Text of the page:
Saturday, April 23, 2016

The Cycle of House Prices and Foreclosures

Our first experience with a volatile housing market and mass foreclosures was in Texas after the oil crash, in the mid-1980’s. Ten years earlier Dallas and the surrounding areas had a real estate boom from a surge in oil prices and influx of people attracted to the area by the new jobs. Even in the suburbs north of Dallas, like Plano where we lived, there were labor shortages and high real estate prices. Track houses purchased in 1979 increased 30% in value in just 3 years. 

By the mid-1980’s, the crash in oil prices was severe and the massive layoffs included many of our friends. Houses were rarely for sale in Plano, so it was a shock to see “For Sale” signs lining the streets. We watched dumbfounded as the super hot Texas economy and real estate market became a calamity. Half built skyscrapers stood idle. A huge new shopping mall near our apartment  had empty shops and tumble weeds blowing through it. The Texas economic downturn was steep with dozens of banks going bankrupt and thousands losing their jobs and life savings.  The federal government created a corporation to "warehouse" all the debt from home mortgages and commercial properties until an orderly market returned to sell them off.

We experienced the Texas boom and bust during our early years of working, and although we were somewhat on the sidelines without the income or down payment to buy a house, the experience left a big impression on us.  

Twenty years later when we saw the rapid rise in house prices in Santa Cruz County we got a terrible feeling in our stomach.  Based on our experience, it was only a matter of time before the crash. But our friends and neighbors were convinced that house prices only go up. They claimed that the 32% price increase in their houses over the past three years, from 2002 to 2005, was only the beginning.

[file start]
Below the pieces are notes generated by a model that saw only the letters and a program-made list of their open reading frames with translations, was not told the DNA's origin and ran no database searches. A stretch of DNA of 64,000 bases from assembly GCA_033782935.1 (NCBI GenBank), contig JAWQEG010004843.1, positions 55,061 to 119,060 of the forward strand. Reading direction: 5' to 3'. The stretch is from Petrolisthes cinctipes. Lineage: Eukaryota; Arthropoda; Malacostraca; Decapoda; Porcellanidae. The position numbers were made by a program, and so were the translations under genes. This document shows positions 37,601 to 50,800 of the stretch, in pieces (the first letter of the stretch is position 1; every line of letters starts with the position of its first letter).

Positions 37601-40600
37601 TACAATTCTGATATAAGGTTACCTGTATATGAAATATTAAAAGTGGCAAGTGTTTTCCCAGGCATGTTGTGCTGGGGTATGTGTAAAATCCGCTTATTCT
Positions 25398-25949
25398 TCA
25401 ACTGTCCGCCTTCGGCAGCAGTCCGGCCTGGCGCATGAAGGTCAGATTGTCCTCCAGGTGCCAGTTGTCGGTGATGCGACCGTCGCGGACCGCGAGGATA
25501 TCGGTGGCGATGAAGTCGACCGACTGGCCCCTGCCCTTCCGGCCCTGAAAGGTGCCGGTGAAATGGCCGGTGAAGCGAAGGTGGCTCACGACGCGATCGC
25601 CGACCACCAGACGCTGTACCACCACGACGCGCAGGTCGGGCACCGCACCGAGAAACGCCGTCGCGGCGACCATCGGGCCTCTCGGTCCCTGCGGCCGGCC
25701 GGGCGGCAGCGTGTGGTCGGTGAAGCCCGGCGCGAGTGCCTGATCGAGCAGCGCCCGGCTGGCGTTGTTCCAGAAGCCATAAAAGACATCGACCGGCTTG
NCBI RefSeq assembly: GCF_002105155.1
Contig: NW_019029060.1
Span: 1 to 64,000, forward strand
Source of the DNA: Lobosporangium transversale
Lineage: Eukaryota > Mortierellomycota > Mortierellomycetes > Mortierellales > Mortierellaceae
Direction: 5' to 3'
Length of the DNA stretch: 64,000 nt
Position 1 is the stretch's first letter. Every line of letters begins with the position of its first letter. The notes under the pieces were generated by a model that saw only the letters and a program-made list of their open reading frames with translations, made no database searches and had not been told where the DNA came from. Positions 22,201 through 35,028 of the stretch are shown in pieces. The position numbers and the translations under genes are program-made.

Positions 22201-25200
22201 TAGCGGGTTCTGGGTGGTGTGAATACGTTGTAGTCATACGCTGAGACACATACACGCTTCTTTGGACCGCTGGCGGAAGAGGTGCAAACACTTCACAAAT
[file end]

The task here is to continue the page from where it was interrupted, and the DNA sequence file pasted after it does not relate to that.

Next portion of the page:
At the end of 2007, real estate prices in Santa Cruz County started to fall. From 2008 to 2012, house prices fell 33%.  The crash crushed the buyers who had purchased their homes at the height of the boom.

Now we are living on Oahu observing the island’s housing boom.  The average price for a single family home is currently $725,000, a 12% increase over the past three years. Oahu’s foreclosure rate of 1 in 3200 homes is one of the lowest rates in the US. In contrast, Maryland, the state with the highest foreclosure rate in the nation has a rate of 1 in 537 housing units. 

The income needed to afford a $725,000 mortgage for an average Oahu house is $290,000 a year, based on the conservative qualification criteria of a mortgage not exceeding 2.5 times your income. In contrast, the average salary for job postings in Honolulu is $40,000, which is 31% lower than the average salary of job postings nationwide. In our central Oahu condo complex, a 3 bedroom, 2 bath, 2 parking spot, 1100 square foot condo is listed at $525,000 (with no amenities like a gym or swimming pool or common area). 

The high cost for a house on Oahu feels a lot like California in 2005, particularly when the low wages in Hawaii are factored in. Even so, house prices continue to rise.

The extreme cycles of housing prices has taught us to expect the unexpected.